Stoel Rives represented the former Wilshire Credit Corp., the firm headed by Andrew Wiederhorn that plunged Capital Consultants into disarray when it defaulted on $160 million in loans. Moss Adams audited the books and appraised collateral for Capital Consultants.
O'Melveny & Myers, a national law firm that provided federal pension law advice to Capital Consultants, has been brought into mediation as well.
Wiederhorn is also taking part in the mediation. Sources said the young financier has taken a defiant stance, showing no inclination to settle.
Thanks to the terms of his employment contract, Wiederhorn's defense costs are being paid for in part by his former employer, Wilshire Financial Services Group, according to Wilshire Financial officials. Security and Exchange Commission documents show that Wiederhorn's current company, Fog Cutter Capital Group, has also agreed to pay for his defense costs.
Maloney began representing Grayson in 1982 when Grayson was
divorcing his first wife, according to court papers. Four years later, Capital Consultants became Maloney's client. Maloney continued to serve both Grayson and his investment firm until last September, when the SEC and Department of Labor forced Grayson out as Capital Consultants' CEO.
In papers filed in court in December, Grayson's new attorneys described his relationship with Maloney as extremely close. Grayson's counsel was trying to thwart the receiver's effort to force Lane Powell to turn over its Capital Consultants files.
The new attorneys argued that this would violate Grayson's
"Robert Maloney, a partner in Lane Powell, was Jeffrey Grayson's closest personal confidant," the attorneys said in a memorandum filed in federal court Dec. 11.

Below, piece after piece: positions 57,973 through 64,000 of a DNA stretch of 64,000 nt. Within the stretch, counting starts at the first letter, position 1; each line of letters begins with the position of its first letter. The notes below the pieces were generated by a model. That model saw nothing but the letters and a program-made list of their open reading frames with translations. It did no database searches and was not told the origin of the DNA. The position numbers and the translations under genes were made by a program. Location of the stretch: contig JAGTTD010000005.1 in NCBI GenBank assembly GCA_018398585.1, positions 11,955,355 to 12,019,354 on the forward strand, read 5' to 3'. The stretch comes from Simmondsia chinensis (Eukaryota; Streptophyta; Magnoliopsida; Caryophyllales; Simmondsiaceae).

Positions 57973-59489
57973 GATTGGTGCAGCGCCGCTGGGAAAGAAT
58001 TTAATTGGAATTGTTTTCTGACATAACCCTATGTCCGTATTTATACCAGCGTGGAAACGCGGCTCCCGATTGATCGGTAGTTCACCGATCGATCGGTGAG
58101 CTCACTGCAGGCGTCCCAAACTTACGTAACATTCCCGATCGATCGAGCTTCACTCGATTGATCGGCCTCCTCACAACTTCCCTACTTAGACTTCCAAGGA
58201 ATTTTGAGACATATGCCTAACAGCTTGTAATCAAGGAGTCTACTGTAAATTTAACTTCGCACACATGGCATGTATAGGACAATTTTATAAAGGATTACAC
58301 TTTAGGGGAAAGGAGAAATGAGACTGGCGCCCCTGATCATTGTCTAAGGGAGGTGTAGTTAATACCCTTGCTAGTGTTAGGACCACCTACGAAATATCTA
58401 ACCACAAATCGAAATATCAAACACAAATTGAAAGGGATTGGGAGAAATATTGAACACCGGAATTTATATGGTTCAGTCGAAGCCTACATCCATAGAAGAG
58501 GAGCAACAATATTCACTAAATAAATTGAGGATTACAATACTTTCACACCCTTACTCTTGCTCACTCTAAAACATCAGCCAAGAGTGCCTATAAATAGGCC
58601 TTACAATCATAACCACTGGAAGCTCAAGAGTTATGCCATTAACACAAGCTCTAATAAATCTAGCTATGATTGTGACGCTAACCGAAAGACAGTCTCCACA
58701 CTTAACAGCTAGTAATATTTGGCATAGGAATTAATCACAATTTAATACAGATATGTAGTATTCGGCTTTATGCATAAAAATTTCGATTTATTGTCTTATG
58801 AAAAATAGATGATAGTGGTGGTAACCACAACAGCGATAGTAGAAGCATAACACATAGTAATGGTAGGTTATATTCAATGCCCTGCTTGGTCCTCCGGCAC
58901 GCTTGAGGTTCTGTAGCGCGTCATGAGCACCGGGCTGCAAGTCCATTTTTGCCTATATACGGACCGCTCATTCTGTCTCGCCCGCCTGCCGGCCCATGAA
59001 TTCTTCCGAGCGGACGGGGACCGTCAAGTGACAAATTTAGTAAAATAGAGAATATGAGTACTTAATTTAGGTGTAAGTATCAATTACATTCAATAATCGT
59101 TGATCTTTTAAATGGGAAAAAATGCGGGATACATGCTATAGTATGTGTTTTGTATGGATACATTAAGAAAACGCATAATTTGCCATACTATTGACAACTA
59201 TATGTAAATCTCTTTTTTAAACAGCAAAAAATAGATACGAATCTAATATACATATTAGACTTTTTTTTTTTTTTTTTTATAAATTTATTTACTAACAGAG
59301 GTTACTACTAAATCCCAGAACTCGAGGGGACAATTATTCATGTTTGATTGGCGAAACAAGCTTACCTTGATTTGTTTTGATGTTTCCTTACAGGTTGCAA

Maloney, the memorandum said, not only handled many of Grayson's personal affairs but "advised Mr. Grayson about the creation, maintenance, and operation of several personal investment companies." Maloney partnered with Grayson on personal investments and had Grayson's power of attorney.
"Mr. Maloney and I," Grayson swore, "have been inextricably intertwined in both personal ventures and his representation of Capital Consultants." Maloney, he asserted, "can sign on my behalf for my checking and savings accounts."
Lane Powell, Grayson pointed out, represented both him and Capital Consultants during a Labor Department investigation of Capital Consultants the early and mid-1990s. That investigation ended in a settlement requiring Grayson to repay a union pension fund $2 million in overcharges.
According to Grayson's declaration, Maloney was a director of Capital Credit Inc., a Capital Consultants affiliate, and set up Capital Wilshire Holdings Inc. and CWH Mergeco Corp., two new companies set up as part of complex bankruptcy reorganization of Wilshire Financial Services Group.
It was that bankruptcy and subsequent restructuring that led to Capital Consultants' downfall. Wilshire Credit was legally discharged from having to repay the $160 million -- mostly from union pension funds -- that it had borrowed from Capital Consultants.
Grayson told his clients that two new firms – Sterling Capital LLC of New Jersey and later Brooks Financial LLC of Miami, Fla. – had agreed to buy the Wilshire loans and assume the monthly interest obligation.
It was Lane Powell that filed incorporation papers for Brooks with the Oregon Corporation Division in June 2000. Federal investigators claimed in their September 2000 lawsuits that Brooks simply circulated a portion of the investor money it received from Capital Consultants back to Grayson's firm, which then represented to its clients that it was the interest money on the Wilshire loans.
Jeff Manning can be reached at 503-294-7606 or by e-mail at
James Long can be reached at 503-221-4351 or by email at